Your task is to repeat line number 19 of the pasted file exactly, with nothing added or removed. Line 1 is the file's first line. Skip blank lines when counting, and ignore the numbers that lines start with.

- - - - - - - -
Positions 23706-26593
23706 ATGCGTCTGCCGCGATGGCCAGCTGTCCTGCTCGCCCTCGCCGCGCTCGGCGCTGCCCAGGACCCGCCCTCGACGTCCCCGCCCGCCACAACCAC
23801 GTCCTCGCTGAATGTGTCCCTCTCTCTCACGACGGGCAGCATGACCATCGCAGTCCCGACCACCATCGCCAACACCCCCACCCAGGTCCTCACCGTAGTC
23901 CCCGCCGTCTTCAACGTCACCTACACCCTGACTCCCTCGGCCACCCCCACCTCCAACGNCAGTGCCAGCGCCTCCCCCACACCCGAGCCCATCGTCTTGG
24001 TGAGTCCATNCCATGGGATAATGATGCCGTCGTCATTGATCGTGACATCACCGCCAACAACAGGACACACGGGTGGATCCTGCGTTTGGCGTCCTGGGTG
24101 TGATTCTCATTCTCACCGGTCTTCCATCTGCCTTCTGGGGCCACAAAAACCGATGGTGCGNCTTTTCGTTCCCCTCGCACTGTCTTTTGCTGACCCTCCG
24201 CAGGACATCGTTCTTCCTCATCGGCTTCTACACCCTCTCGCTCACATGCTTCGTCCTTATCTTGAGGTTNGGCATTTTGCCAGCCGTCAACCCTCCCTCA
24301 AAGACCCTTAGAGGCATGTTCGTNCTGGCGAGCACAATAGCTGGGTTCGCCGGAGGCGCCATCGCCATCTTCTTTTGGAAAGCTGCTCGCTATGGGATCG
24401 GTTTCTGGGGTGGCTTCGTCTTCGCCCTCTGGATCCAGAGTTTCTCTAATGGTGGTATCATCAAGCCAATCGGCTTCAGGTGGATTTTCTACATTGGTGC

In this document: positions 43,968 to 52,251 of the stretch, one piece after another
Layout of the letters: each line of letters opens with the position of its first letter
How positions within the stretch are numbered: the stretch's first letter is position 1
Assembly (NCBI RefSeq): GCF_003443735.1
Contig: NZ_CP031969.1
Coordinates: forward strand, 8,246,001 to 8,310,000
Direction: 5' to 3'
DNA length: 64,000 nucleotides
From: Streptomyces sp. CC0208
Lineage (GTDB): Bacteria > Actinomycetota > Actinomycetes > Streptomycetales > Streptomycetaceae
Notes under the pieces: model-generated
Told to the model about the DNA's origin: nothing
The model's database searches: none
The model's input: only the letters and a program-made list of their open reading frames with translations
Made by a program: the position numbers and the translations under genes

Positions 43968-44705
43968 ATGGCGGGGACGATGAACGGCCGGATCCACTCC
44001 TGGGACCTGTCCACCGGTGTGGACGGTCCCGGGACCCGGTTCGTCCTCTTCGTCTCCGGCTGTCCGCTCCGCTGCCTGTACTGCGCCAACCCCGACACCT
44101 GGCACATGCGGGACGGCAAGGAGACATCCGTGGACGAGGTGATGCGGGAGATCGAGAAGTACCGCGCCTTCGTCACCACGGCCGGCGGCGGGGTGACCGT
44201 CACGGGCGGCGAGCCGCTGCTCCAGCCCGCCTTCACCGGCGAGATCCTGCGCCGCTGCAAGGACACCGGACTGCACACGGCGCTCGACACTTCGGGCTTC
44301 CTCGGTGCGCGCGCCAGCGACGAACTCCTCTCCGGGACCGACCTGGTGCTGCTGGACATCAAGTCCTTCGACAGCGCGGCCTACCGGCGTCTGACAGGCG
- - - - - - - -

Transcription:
Lineage (GTDB): Bacteria > Actinomycetota > Actinomycetes > Streptomycetales > Streptomycetaceae